New mother forced to stay in 'absolute cesspit' room at Watford General Hospital

New mother forced to stay in 'absolute cesspit' room at Watford General Hospital

New mother forced to stay in 'absolute cesspit' room at Watford General Hospital

New mother forced to stay in 'absolute cesspit' room at Watford General Hospital

First published in News
Last updated
Watford Observer: Photograph of the Author by , Reporter

A new mother was forced to stay in an "absolute cesspit" at Watford General Hospital just days after giving birth to her second child.

Chantelle Barbieri, 36, was moved to a room in the Katherine Ward after hospital staff discovered she had an infection.

But after arriving in the room, her husband Luigi Barbieri found that the toilet leaked when flushed, flies were in the shower, dirt was behind the main door and mould surrounded the windows.

The mother-of-two from Abbots Langley was admitted to the Vicarage Road hospital after feeling unwell in the week following the birth of Ava, the pair’s second child and Chantelle was seen by staff at the hospital before the newborn was due to have a routine check up.

Luigi said: "I was just looking round the room and I was in dismay, thinking that this room is a room where they put a mother and a baby if there is a problem.

"I just could not comprehend that anyone would be put in a room in that state."

Mr Barbieri, of Raymond Close, Abbots Langley was so angered by the state of the room he posted pictures of it on social networking site, Twitter.

He added: "I have had people tweet me saying that ‘I would not put my dog in that room.’"

After Mr. Barbieri raised concerns about the standard of the room, he sought the nearest on duty member of staff and was told "there was nothing we can do and there were no other rooms available."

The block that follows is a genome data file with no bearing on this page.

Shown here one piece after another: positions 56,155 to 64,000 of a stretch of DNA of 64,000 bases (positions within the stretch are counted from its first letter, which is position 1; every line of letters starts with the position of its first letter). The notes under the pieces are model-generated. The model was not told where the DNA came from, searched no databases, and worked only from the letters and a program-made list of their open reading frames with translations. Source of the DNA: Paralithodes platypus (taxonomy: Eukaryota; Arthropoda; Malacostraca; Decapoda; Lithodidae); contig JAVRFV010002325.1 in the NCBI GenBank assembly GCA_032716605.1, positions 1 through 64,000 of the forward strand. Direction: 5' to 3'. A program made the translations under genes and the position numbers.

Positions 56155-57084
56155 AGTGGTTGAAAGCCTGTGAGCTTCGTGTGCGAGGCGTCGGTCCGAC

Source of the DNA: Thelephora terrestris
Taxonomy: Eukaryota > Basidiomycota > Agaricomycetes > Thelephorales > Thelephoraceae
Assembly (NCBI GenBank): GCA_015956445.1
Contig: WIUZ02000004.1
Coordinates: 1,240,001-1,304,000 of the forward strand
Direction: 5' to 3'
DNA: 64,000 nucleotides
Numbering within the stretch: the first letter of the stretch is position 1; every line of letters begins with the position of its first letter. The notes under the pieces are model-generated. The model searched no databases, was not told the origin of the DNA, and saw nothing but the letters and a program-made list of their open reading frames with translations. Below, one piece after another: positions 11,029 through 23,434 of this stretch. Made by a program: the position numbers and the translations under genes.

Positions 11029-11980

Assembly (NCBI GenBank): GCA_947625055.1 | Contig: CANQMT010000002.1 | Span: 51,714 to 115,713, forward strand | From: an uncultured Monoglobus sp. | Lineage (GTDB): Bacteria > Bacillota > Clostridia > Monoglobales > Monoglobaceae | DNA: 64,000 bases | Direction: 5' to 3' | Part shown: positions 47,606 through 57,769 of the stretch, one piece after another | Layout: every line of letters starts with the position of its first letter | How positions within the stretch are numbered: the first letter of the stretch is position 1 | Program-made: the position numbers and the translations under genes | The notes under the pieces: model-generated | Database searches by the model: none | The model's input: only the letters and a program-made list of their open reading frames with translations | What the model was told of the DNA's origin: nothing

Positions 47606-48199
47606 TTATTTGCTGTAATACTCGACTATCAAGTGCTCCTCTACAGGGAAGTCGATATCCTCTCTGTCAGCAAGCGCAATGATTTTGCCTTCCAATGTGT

However, Mrs Barbieri was moved to a room later that day.

But since taking to twitter to condemn the state of the room, the pair have met with the head of facilities and the head of midwives at Watford General Hospital and have been given reassurances that this will not happen again.

Despite his anger over the state of the room, the 43 year-old praised the standard of care his wife received from the midwives and nurses at the hospital.

He said: "I cannot say enough, the level of care my wife has received has been exemplary.

"The midwives and nurses are working with their hands tied behind their back and they cared for my wife fantastically."

The Abbots Langley man also praised Jenny Fake, one senior midwife at Watford General, who he described as a "lovely lady."

He said: "She was one of the first senior midwives who came to see my wife and made no bones about it and she was in disgust herself and apologised on behalf of the trust and Watford General Hospital."

Waftord General has been the scene of political disputes over recent months, with Labour leader Ed Miliband using a party political broadcast at the hospital to say that the hospital "has really desperately needed modernisation."

Jackie Ardley, chief nurse said: "I would like to offer my sincere apologies to Mr and Mrs Barbieri for the standard of the room that Mrs Barbieri was admitted to.

"Our director of estates has met with Mr and Mrs Barbieri and has personally apologised. 
The room was clearly not as clean or well maintained as I would have expected it to be. Mrs Barbieri was moved to another room as soon as we were made aware of the problem and I ordered a thorough clean of the entire room.

"In addition, our estates team have fixed the vast majority of the maintenance issues, including the chipped sockets.

"Plans are also in place to refurbish large parts of our maternity unit, including the bathrooms. This will improve the environment for all patients and fix other outstanding repairs.

"I understand that Mr and Mrs Barbieri are very happy with the care our maternity team provided, however I am very disappointed that this was compromised by the standard of the room."

Comments (17)

Please log in to enable comment sorting

1:41pm Tue 3 Jun 14

The Rover says...

Maybe we need a new hospital?